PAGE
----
As reported on NewsBusters on Friday morning, CNN anchor Rick Sanchez read his apology on Friday’s Newsroom for running a unconfirmed quote attributed to Rush Limbaugh earlier in the week on October 12 [audio available here].
Sanchez hinted to his error in a promo for the apology 37 minutes into the 3 pm Eastern hour: “Rush Limbaugh gets denied [his NFL bid], but when it comes to one specific point, I will tell you this: he was right and I was wrong. Sometimes you got to say you’re wrong when you’re wrong, right? I'll tell you exactly what I’m talking about when we come back.”
After going to a commercial break, the CNN anchor came back, and after giving a summary of the controversy, read the apology, which was released earlier, almost verbatim:
CNN and the Detroit Free Press remind me of why we miss the Rocky Mountain News.
Years ago, the News had a foreign affairs editor named Holger Jensen. Jensen was relentlessly anti-Israel, reliably making excuses for her attackers, and faulting Israel for defending herself. His fact-checking was always a little suspect, but in April 2002, Jensen went too far. He reprinted offensive excerpts from an Amos Oz interview purported to be with Ariel Sharon. In fact, the interview was not with then-Prime Minister Sharon, but with another soldier.
This was, you remember, mere weeks after the murderous Passover Bombing in Netanya. Israel's response, which was drawing howls of indignation, and Jensen probably thought the timing was right.
CNN’s Anderson Cooper became the first on his network to acknowledge that some of the quotes used against Rush Limbaugh in his NFL bid were false on his program on Wednesday: “I also should point out, on this program, we did not use the wrong quotes.” Cooper also brought back Al Sharpton as a guest, and the activist again brought up Limbaugh’s “Crips and Bloods” remark, which he took out of context [audio clips are available here].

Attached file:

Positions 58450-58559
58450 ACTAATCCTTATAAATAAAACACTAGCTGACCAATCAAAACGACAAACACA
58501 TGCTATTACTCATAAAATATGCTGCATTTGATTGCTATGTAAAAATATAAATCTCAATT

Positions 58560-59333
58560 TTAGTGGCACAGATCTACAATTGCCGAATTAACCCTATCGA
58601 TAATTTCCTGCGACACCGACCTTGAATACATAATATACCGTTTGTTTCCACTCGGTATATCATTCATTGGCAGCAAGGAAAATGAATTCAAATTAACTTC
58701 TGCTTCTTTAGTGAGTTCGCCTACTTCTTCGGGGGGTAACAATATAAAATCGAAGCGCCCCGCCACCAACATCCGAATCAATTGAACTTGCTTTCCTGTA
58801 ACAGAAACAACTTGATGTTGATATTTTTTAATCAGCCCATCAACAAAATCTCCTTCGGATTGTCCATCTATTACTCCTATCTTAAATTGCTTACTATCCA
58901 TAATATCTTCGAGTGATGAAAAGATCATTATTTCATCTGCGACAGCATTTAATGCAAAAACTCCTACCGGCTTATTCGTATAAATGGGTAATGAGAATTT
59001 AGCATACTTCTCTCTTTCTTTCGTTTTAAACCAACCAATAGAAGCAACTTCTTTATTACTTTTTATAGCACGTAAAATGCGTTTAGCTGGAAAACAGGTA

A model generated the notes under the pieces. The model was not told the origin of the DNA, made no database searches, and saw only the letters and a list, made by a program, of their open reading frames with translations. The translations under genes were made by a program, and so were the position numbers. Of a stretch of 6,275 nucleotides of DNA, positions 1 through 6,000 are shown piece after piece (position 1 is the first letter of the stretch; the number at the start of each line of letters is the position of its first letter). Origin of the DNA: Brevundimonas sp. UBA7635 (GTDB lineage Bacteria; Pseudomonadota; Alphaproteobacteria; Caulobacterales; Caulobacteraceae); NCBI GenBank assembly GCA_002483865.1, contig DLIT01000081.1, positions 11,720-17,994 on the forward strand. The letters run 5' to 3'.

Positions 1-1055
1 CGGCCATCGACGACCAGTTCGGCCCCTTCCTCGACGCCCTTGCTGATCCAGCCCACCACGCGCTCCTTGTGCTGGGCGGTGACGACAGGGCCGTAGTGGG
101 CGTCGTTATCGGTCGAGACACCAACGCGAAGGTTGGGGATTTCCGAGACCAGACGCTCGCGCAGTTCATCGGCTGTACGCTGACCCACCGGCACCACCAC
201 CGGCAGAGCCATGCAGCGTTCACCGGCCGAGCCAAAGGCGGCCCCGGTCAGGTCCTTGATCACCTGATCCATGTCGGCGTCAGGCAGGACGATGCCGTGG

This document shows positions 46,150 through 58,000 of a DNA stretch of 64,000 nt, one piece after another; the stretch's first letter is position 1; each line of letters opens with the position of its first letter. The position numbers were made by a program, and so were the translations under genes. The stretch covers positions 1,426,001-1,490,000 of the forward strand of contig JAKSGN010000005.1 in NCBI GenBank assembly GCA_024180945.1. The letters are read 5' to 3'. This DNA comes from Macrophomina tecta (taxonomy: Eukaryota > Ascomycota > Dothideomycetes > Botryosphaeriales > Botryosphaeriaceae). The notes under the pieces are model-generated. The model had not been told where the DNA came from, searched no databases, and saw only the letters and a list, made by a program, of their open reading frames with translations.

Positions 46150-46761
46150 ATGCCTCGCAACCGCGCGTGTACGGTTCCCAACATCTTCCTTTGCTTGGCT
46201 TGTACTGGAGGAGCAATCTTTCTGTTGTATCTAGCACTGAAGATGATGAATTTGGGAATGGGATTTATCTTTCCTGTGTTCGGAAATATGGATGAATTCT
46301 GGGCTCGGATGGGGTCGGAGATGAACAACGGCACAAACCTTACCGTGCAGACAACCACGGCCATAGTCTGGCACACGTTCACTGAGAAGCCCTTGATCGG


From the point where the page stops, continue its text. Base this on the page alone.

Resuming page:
The CNN anchor began by noting how the talk show host had been forced out of his part in buying the St. Louis Rams by the controversy: “Tonight, breaking news: Rush Limbaugh sidelined, his bid to buy into the National Football League sacked. What happened, and is it fair?” After giving a recap of the controversy, Cooper introduced his guests- Sharpton; Stephen A. Smith, whose has consistently expressed sympathy for talk show host’s bid; and talk show host McGraw Milhaven from St. Louis.
Cooper first hinted that the slavery quote attributed to Limbaugh was false in one of his questions to Smith: “Was the criticism fair, though? Some of the quotes attributed to him- you used one of them about the slavery- that was not something he ever said.” Smith acknowledged his hasty use of the quote, but continued that the talk show host was still a racially-divisive figure:
One of the most damaging accusations you can level at opponent is call that individual a racist in one form or another. And that's the tactic MSNBC and others left-wing opponents of Rush Limbaugh are taking to thwart his bid to purchase the St. Louis Rams.
During a segment on MSNBC on Oct. 13, former Pulitzer Prize winner Karen Hunter appeared to voice her opposition to the Limbaugh's NFL bid. She made one of the most outrageous - likening Limbaugh's ownership of an NFL team to being a plantation owner, a metaphor that invokes the image of antebellum South during the 19th Century, when slavery was rampant.
"I can just see the visions of plantation grandeur dancing in his head as we speak," Hunter said. "Yeah, it doesn't make you a racist to want to own a team. But, it does kind of with all his history question his power position over these players who make millions of dollars and his ability to be able to move them around, deny them contracts and do whatever he wants willy-nilly. It's the ultimate power position to be an owner of an NFL team."